• A corrupt family of businessmen buy off a country and wield their influence for all to see, for years without consequence.

But I know the enemy is able to weaponize these things and lob them at Believers. If the imperative behind bad things happening is the intent to steal, kill or destroy, I also know where it comes from.


Cranberry cooler by candlelight…thanks to the corruption in Eskom

Scripture clearly teaches that the Christian is on the front lines. Paul’s letter to the Ephesians references the reality of the battle we are in.
‘Put on the full armour of God, so that you can take your stand against the devil’s schemes’ (6:11, NIV). In other words, there is something we can do about it.
Our struggle is against ‘the spiritual forces of evil in the heavenly realms’ (6:12, NIV). In other words, the way to perceive the battle, or do something about it, is spiritually.
Our enemy flings ‘flaming arrows’ at us (6:16, NIV). Like something out of The Guns of Navorone.
Paul’s instruction to the Christian references our weapons, worn on our bodies as Roman armour.
The sword as the word of God. Praying in the spirit. Precisely the model of spiritual warfare that Jesus used to resist the enemy. He was always quoting Scripture, always in prayer. And the enemy could not overcome Him. I think of Jesus teaching his disciples to pray and among many other things to pray about, we are to pray daily that He would ‘deliver us from evil’. I’m certain we have heavenly back-up we often know nothing about, hampering the ability of our enemy to harm us.
Practically speaking, we’re constantly thinking under pressure. Instead of acting, we’re reacting. The enemy attacks using hellish artillery with little warning, taking the initiative and forcing the Christian to scramble for a response. In theory, the longer we’re engaged in battle, the better at it we become. Veterans.


I must confess I get confused and bewildered with the campaign. God is in control of – and the originator of  – the overall plan. I’m responsible for my particular area of operations and must simply execute the tactics (the means to obtain the objective) and leave the planning up to Him.


Typically I don’t get it right.


I get overwhelmed with the emotional investment that is inherent in the idea that we are in a campaign with eternal consequences. I cannot feel what He feels, but He must feel deeper about it than me. I cannot understand His battle plan, especially in a larger context, but without question He understands His plans, better than I ever could.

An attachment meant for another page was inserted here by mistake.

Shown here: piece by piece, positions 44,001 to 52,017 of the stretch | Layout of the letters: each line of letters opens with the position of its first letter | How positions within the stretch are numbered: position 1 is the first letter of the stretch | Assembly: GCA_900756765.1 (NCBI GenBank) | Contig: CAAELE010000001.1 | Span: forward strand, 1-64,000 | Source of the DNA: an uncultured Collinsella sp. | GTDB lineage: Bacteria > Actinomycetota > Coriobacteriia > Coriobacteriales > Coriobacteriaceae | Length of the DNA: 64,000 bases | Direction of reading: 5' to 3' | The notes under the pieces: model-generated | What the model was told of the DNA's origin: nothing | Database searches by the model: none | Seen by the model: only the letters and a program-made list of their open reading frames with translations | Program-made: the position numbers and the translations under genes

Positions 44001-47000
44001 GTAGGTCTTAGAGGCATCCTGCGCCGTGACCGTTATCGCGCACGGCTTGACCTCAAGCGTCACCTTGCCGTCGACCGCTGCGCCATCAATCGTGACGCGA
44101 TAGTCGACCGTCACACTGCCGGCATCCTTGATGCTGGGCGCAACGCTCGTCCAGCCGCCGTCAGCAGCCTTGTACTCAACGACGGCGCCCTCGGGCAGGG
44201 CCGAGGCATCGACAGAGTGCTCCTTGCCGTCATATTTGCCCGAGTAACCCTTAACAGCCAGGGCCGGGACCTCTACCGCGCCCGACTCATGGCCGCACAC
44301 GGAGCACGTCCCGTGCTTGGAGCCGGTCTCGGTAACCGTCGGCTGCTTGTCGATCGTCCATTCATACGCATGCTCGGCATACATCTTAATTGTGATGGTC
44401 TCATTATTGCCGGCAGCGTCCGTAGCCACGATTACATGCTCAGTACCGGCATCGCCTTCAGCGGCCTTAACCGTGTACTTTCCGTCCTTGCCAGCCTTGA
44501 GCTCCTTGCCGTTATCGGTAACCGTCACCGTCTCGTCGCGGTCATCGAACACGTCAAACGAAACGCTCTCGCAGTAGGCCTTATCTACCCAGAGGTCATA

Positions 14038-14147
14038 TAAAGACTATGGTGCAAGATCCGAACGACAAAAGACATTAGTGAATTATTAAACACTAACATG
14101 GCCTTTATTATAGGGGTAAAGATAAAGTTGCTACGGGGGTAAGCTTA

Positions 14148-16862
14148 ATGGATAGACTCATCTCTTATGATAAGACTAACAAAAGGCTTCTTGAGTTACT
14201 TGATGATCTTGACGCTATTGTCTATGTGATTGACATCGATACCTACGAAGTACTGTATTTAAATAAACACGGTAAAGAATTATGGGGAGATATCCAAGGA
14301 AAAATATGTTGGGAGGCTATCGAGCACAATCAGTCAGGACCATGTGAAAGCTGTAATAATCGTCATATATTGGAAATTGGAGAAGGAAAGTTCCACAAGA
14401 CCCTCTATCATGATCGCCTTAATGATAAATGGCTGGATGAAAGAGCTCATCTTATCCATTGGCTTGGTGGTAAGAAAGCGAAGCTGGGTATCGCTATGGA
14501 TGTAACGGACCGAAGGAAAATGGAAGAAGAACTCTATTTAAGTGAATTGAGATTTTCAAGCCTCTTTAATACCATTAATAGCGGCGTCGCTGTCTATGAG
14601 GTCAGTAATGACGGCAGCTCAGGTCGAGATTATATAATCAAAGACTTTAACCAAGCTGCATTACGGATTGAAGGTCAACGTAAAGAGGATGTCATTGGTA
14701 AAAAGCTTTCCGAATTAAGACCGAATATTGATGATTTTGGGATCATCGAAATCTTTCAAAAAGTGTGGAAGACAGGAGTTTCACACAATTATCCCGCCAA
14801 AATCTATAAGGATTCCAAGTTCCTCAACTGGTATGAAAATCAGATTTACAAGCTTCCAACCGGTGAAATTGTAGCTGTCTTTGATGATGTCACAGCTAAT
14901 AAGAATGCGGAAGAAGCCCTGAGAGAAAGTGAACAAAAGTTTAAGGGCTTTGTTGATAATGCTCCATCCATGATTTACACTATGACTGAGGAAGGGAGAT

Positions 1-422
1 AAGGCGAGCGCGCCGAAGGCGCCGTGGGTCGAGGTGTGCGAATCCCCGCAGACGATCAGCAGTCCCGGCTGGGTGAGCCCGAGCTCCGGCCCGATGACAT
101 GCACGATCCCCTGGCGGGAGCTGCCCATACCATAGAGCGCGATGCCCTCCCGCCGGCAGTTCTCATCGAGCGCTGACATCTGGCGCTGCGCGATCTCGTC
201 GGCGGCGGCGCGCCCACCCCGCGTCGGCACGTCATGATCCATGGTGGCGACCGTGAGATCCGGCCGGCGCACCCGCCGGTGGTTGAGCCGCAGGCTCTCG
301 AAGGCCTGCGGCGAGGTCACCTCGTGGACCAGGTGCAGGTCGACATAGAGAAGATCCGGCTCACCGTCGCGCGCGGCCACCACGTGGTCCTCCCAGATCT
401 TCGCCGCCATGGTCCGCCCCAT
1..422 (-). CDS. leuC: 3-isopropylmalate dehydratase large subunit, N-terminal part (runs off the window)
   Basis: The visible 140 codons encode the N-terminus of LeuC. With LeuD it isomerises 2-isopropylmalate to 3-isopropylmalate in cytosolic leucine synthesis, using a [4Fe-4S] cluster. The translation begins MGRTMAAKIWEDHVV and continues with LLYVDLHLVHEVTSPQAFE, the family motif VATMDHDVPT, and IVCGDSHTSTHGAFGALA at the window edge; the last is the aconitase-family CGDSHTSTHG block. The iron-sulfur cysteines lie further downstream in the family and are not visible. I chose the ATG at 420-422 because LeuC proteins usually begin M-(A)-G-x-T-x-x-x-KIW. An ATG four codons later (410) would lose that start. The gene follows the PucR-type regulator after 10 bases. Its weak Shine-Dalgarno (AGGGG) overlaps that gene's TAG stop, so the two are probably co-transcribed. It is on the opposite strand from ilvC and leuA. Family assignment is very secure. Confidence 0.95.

I just have to follow my orders.
The strategy is to save the lost and preserve Christians for heaven.

The tactics are spreading the message and resisting evil.

The strategy, the state of this eternal, spiritual war, is up to Him.


If I were to give myself a pep-talk shaped like a boomerang I would say the following:
You utilise what you know (which is little) to buttress against the unknown to present the imperfect (yourself) for battle whose victory and end is perfection.


I frequently ask whether my concern for the lost – those who need to believe the message – is conceit on my part. Or is it half-hearted obedience? Or posturing? A kind of virtue signalling where I text my reputation of caring for everyone to see?


I don’t really want an answer as to how selfish I really am, or in other words – how far my heart goes in buying into this battle, this grand strategy of salvation that involves saving lives. That question is like the mythical monster in the closet that creeps out in the dark to scare the child.


He has seen the answer to the question. He has laid His hand upon me anyway. God has night-vision.

Applause for all the wrong or right reasons

On the most recent anniversary of the 1973 Roe V. Wade Supreme Court decision, the State of New York passed a bill essentially allowing abortion up until birth.


The Babylon Bee, a satirical Christian website, imagined a demon applauding with the legislators as this bill was signed.


This bill greenlights what is evil. From a Christian point of view, there is no equivocation. The most shocking part of the whole thing was the applause. Articles online use the modifier of ‘thunderous’ when referring to the applause.


To my mind that applause is a direct mockery of God and His work of creation. And one should not mock God. It doesn’t end well.


What is His heart like? I look at Jesus’ parable of the lost sheep.


What does heaven erupt in applause over? A sinner who repents. A soul who turns to God. And I imagine this presupposes the soul being born in a body. I imagine this applause would be ‘thunderous’ and sustained. God saves. Sinful man destroys.


I know which action I’m going to applaud.


This past month at church, as they do every now and then, someone was asked to give their testimony.


Its systematic and of more interest, it’s personal because everyone’s journey to faith is different and individual. A testimony is a compelling account of how a person came to be a Christian.


This latest testimony at church got me wondering what I would say if I were to be asked to deliver it to the congregation. It’s vaguely entertaining to me because it is my story told from my point of view and if nothing else, I do find myself entertaining sometimes.


I sarcasm.


One of my earliest memories is attending what I think was some kind of youth service at Montclair Methodist church. I looked it up and to my pleasant surprise, the church is still in ministry. There was an altar call (to come forward to accept Christ), and we were siphoned into the kitchen, off the hall, where I remember my sister was there too and I sat on a kitchen counter. There we did business with God. It was long ago and I only remember snippets but I remember it all the same.


Time passed and I found myself in high school, not having carried that initial commitment into being deliberate and consistent in living as a Christian.


I got an invite to watch the ‘Power Team’ at The Lord’s Place in Brickhill road (now Sylvester Ntuli Road) in Durban central. It was 11 October 1991.